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Halina Biernacki, Individually and As Executrix of the Estate of David v. United States of America

December 7, 2012

HALINA BIERNACKI, INDIVIDUALLY AND AS EXECUTRIX OF THE ESTATE OF DAVID STREET, PLAINTIFF,
v.
UNITED STATES OF AMERICA, DEFENDANT.



The opinion of the court was delivered by: H. Kenneth Schroeder, Jr. United States Magistrate Judge

DECISION AND ORDER

Pursuant to 28 U.S.C. § 636(c), the parties have consented to the assignment of this case to the undersigned to conduct all proceedings in this case, including the entry of final judgment. Dkt. #29.

Plaintiff, Halina Biernacki, proceeding pro se, commenced this medical malpractice action pursuant to the Federal Tort Claims Act, alleging that her 88 year-old husband, David Street, received inadequate medical treatment at the VA Western New York Health Care System following his ingestion of fresh spinach contaminated with E. coli 0157:H7, resulting in his death on October 22, 2006. Dkt. #1. Plaintiff complains that defendant failed to perform tests to identify the particular strain of E. coli affecting Mr. Street, thereby overlooking the risk of Hemolytic Uremic Syndrome ("HUS"), an extremely rare cause of kidney failure. Dkt. #1. As a result of their failure to test for the E. coli strain, plaintiff alleges that Mr. Street received inappropriate medical treatment which aggravated his condition and that the diagnosis and treatment of the resulting HUS was delayed. Dkt. #1. Plaintiff alleges that if defendant had followed the standard of care set forth by numerous regulatory agencies, including advice to test for the E. coli strain and regulations requiring reporting of communicable diseases, he would have received appropriate treatment and survived his illness. Dkt. #1.

Motion to Dismiss

Defendant moves for judgment on the pleadings pursuant to Rule 12(c) of the Federal Rules of Civil Procedure with respect to plaintiff's allegations that defendant's failure to report plaintiff's E. coli infection to local health department constitutes negligence. Dkt. #55.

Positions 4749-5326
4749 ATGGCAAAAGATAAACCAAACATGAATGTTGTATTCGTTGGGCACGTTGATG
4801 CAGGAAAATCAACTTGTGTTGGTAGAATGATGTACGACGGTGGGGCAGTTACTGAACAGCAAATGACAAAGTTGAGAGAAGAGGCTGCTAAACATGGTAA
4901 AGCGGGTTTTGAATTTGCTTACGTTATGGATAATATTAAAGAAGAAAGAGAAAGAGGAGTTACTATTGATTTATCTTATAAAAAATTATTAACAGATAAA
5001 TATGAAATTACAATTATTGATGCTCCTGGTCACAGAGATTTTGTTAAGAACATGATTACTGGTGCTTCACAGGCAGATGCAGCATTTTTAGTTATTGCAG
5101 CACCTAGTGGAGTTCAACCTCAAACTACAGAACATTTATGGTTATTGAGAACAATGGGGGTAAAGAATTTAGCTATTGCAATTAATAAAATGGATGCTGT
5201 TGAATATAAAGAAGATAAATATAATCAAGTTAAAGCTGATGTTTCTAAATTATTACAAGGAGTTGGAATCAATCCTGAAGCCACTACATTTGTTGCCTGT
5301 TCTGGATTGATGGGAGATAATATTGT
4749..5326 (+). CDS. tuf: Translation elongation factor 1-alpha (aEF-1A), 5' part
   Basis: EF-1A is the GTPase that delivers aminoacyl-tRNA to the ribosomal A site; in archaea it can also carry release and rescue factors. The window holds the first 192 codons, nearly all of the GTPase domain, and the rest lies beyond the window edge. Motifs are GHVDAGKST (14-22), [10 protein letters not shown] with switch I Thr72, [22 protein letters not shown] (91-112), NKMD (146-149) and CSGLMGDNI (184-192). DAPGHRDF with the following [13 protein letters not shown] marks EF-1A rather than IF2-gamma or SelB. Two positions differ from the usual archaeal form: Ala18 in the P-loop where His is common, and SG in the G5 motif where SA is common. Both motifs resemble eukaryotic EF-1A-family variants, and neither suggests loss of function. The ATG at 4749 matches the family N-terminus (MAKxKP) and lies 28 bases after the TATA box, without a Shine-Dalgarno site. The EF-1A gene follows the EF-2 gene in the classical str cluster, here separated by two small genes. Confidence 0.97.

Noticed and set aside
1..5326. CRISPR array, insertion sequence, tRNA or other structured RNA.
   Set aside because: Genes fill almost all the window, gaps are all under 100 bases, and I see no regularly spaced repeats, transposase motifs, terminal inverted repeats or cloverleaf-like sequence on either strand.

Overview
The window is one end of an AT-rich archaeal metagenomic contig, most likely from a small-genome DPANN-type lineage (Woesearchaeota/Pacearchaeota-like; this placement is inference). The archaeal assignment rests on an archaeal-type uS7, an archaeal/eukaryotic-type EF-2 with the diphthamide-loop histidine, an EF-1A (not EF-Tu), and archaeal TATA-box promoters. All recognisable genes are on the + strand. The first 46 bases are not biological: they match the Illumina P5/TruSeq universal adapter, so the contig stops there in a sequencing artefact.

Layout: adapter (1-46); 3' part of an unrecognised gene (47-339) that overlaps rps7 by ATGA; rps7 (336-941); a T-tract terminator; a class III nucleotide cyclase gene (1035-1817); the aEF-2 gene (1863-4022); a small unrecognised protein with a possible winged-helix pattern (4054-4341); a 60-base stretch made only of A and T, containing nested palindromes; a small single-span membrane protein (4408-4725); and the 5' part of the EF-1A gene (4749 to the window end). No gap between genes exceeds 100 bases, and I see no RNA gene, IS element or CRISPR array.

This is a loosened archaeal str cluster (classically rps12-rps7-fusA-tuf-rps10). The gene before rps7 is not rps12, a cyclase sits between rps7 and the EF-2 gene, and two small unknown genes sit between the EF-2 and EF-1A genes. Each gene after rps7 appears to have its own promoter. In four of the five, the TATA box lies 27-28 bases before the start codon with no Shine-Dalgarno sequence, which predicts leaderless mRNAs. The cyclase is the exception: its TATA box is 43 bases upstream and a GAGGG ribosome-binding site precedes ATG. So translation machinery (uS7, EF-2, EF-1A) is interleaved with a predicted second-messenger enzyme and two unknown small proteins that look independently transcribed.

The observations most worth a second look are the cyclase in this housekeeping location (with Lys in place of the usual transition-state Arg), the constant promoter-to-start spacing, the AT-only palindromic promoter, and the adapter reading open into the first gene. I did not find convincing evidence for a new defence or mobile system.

Plaintiff responds as follows:

To report or not to report is the first step in providing treatment. Not to report is the first step in negligence and lack of standard of care. The defendant defaulted on the legal duty to report; defaulted on the FDA, CDC, NYSDOH and ECDOH alerts. All of these alerts discuss duty to report E. col[i]. By not reporting E. coli the defendant started the process for negligence; this established permission to proceed with negligence. Not to report is evidence of negligence. If the NYSDOH and ECDOH listed the laws and codes on the mandatory reporting form, at prima facie it is related to the diagnosis of E. coli and this case.

Dkt. #58, p.26.

A motion for judgment on the pleadings pursuant to Rule 12(c) of the Federal Rules of Civil Procedure employs the same standard as a motion to dismiss pursuant Rule 12(b)(6). Bank of New York v. First Millennium, Inc., 607 F.3d 905, 922 (2d Cir. 2010). To survive such a motion, "a complaint must contain sufficient factual matter, accepted as true, to 'state a claim to relief that is plausible on its face.'" Ashcroft v. Iqbal, 556 U.S. 662, 678 (2009), quoting Bell Atlantic v. Twombly, 550 U.S. 544, 570 (2007). "A claim has facial plausibility when the plaintiff pleads factual content that allows the court to draw the reasonable inference that the defendant is liable for the misconduct alleged." Id. Application of this standard is "a context-specific task that requires the reviewing court to draw on its judicial experience and common sense." Id. at 679.

Plaintiff has alleged sufficient facts to support a claim of medical malpractice under the Federal Torts Claims Act. As plaintiff's allegations that defendant failed to comply with state regulations requiring reporting of communicable diseases to the local health department do not attempt to set forth a separate cause of action, there is no such claim to dismiss. The relevance of defendant's failure to comply with state regulations, if it is established that such regulations are applicable and were not followed, is not appropriately addressed at this stage in the proceedings.

Motion to Compel

Plaintiff seeks to compel complete responses to her discovery demands. Dkt. ##40 & 108.

Defendant responds that it has responded to plaintiff's 17 interrogatories and 43 document demands in good faith, producing in excess of 2,000 pages of relevant documents. Dkt. #51, ¶ ¶ 12-13. In addition, defendant states that following receipt of plaintiff's motion, which was defendant's first notice of plaintiff's objections to its responses, defendant reviewed and supplemented its responses to several interrogatories and produced additional documents. Dkt. #51, ¶ 15.

Upon review of plaintiff's motion and defendant's amended responses, as well as defendant's Rule 26 disclosure and expert witness disclosure, the Court is satisfied that defendant has complied with its discovery obligations. Accordingly, plaintiff's motion to compel is denied.

Notice to Admit

Plaintiff challenges defendant's response to her notice to admit. Dkt. #42.

Defendant responds that it responded to plaintiff's 101 requests for admission in good faith, noting that plaintiff denied its request for an extension of time to be able to consult with a medical expert regarding a number of plaintiff's requests. Dkt. #51, ΒΆΒΆ 12, 21-24. As a result of plaintiff's refusal to grant an extension of time to respond and following consultation with its medical expert, defendant ...


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